NBN: Disastrous for the music industry … really?


This article is by Karl Schaffarczyk, law student at the University of Canberra. It first appeared on The Conversation and is replicated here with permission.

analysis “The NBN could have disastrous results for the local [music] industry.” At least, that was the view of peak recording industry body the International Federation of the Phonographic Industry (IFPI) and local bodies, the Australian Recording Industry Association (ARIA) and Music Rights Australia, in a recent report.

But why would Australia’s National Broadband Network (NBN) be problematic? The Age, The Register and other media describe the claims of IFPI and ARIA as “bleating”. The joint claim of the recording industry bodies is that without government and internet service provider (ISP) intervention to curb piracy, the NBN will destroy the music industry.

But this is just business as usual for the content industry. These claims are continuing a long tradition of claiming every technological innovation spells disaster, if not the end, of the industry.

Some 30 years ago the then-Motion Picture Association of America president, Jack Valenti, described the VCR as the movie industry equivalent of the Boston Strangler. Even high-speed dubbing and blank tapes, digital audio tapes, Napster, Grokster and countless other technologies have been named as threats over the years. Despite these threats, the recording industry is still with us.

Not only is the recording industry still with us – in Australia, at least, it is doing well. IFPI and ARIA report impressively strong growth (up 40%) in Australian digital music sales, and a small increase in overall revenue. In an Australian context, the sales data in the graph below clearly shows that while sales of physical recordings are declining (dark green), those losses are being offset by the growth in sales of digital recordings.


IFPI’s annual Digital Music Report repeatedly advocates for legislative intervention from government to compel ISPs to better enforce copyright.

They want ISPs to become “content gatekeepers” by either preventing consumers using services that permit file-sharing, or implementing enforcement protocols such as the American six strikes Copyright Alert System, which warns (and then reduces the internet speeds for repeat offenders) users who engage in illegal file-sharing on the internet. Australian lawmakers have so far been reluctant to make this happen, and a major issue in the recent High Court case of Roadshow Films v iiNet was iiNet’s unwillingness to be the gatekeeper for Hollywood.

ARIA is now holding out for the current Law Reform Commission review of copyright and the digital economy to deliver a strong[er] copyright framework.

Alarmist claims about the NBN tell us more about the music industry and its attitude to consumers than any inherent faults in consumer behaviour. It is widely accepted that people download music and other content due to the failure of the market to deliver what the consumer wants. This failure takes the form of insisting that old business models such as selling CDs and tapes in discrete markets be continued – while refusing to embrace the new digital culture.

Granted, the marketplace for legally-downloadable music has developed over the last few years and we now have online music stores and streaming services, but until now the online offerings have been inferior in many ways. Saddled with Digital Rights Management (DRM), small repertoires and high prices, many people had instead resorted to file-sharing services.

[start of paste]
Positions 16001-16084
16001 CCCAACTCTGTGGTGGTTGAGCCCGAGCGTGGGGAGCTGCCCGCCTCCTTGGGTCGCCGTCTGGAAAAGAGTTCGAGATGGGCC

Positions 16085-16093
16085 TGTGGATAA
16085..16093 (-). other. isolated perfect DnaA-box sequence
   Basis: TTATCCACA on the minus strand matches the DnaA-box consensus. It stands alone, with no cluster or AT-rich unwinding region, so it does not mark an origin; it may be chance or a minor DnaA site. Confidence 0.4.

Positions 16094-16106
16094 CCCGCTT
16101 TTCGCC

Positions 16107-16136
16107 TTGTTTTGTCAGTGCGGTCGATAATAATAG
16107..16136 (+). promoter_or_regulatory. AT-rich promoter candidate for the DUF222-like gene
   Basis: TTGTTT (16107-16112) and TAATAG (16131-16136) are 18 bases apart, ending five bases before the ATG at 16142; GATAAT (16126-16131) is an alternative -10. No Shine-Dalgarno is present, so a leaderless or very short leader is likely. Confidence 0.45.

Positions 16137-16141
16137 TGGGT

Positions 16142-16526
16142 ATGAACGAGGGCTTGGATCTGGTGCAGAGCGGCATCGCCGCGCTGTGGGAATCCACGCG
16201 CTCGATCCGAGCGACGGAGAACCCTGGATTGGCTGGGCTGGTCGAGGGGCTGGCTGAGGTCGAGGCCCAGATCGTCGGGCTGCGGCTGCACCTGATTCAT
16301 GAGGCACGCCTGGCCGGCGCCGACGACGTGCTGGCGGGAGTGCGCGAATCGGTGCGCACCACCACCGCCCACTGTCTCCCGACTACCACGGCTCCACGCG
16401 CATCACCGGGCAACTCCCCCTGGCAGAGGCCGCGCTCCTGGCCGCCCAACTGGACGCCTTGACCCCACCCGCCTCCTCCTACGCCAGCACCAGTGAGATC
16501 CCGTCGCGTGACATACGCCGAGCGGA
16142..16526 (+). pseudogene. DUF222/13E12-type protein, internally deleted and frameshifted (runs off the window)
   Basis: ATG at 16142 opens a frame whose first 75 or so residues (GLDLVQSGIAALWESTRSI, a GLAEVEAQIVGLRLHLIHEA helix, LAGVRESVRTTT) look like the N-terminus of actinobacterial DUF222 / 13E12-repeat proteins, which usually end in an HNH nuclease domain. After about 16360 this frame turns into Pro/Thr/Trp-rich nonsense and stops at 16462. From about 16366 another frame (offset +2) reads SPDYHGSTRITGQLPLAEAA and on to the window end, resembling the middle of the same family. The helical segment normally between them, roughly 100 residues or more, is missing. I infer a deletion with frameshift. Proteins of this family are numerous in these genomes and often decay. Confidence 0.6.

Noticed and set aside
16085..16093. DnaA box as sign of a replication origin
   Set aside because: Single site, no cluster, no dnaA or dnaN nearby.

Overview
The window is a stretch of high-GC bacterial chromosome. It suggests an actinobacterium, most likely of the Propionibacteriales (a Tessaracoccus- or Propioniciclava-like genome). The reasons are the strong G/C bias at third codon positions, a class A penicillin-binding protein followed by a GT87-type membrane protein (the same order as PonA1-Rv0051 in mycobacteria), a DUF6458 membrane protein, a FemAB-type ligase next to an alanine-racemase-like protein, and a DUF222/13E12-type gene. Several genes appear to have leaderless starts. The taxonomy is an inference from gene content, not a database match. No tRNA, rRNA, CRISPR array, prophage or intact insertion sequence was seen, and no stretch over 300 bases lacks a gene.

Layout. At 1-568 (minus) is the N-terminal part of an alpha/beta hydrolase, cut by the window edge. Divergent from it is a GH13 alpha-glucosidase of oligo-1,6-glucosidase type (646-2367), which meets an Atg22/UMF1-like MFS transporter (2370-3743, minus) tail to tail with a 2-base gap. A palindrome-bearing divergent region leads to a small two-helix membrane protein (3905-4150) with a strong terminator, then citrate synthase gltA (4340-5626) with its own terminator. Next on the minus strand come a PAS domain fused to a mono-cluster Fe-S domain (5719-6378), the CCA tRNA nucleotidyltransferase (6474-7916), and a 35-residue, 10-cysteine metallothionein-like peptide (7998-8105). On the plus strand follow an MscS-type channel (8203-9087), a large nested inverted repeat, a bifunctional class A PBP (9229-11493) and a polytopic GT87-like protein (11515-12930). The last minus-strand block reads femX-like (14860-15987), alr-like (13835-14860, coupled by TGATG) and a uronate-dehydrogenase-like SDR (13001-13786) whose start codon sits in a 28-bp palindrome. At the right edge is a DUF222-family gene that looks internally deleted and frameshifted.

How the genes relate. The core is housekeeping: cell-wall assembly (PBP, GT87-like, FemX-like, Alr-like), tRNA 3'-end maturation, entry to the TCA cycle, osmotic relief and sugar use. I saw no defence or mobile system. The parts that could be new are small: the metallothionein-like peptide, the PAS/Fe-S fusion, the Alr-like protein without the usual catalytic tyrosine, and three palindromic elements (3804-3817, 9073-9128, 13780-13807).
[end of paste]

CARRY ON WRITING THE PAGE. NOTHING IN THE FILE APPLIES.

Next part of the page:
The logic in the IFPI report is attractively simple: if people can download songs from the internet using peer-to-peer (P2P) networks, and those people are then given faster internet speeds as provided by the NBN, they will download much more music. More downloads means fewer sales, and fewer sales means disaster for music distributors.

While there will always be people who prefer to “freeload” and not pay for content, the impact of Apple’s iTunes store has demonstrated that many pirate downloaders will happily convert to paying customers, but that iTunes has a negligible impact for existing content purchasers. What this shows is that consumers want a simple interface from which they can pay for their music.

The music industry has long insisted on “digital locks” (“DRM”) to prevent the sharing of legally-bought digital music. But technological compatibility and digital rights management have also been a strong deterrent for consumers. Why pay for a song that only works on one or two music players? It has been shown that DRM-free content – such as songs which are sold without any form of digital lock to prevent file-sharing – actually drives sales.

Price is another important factor in consumer needs. For decades when buying technology, Australians have been paying higher prices than our overseas counterparts. This applies to online and offline music sales too. On Apple’s iTunes store, the standard price for one song is US$1.29 for Americans, yet the price for Australians is almost double that, at A$2.19 for the same song.

Timing and geographic segmentation is yet another issue for which the content industry fails to deliver to consumers. This is most obvious in the film industry, where Australians often need to wait months or years in some cases before a released film hits our screens. The music industry is not immune to this either, and it is still standard practice to release all but the biggest names in music one market at a time.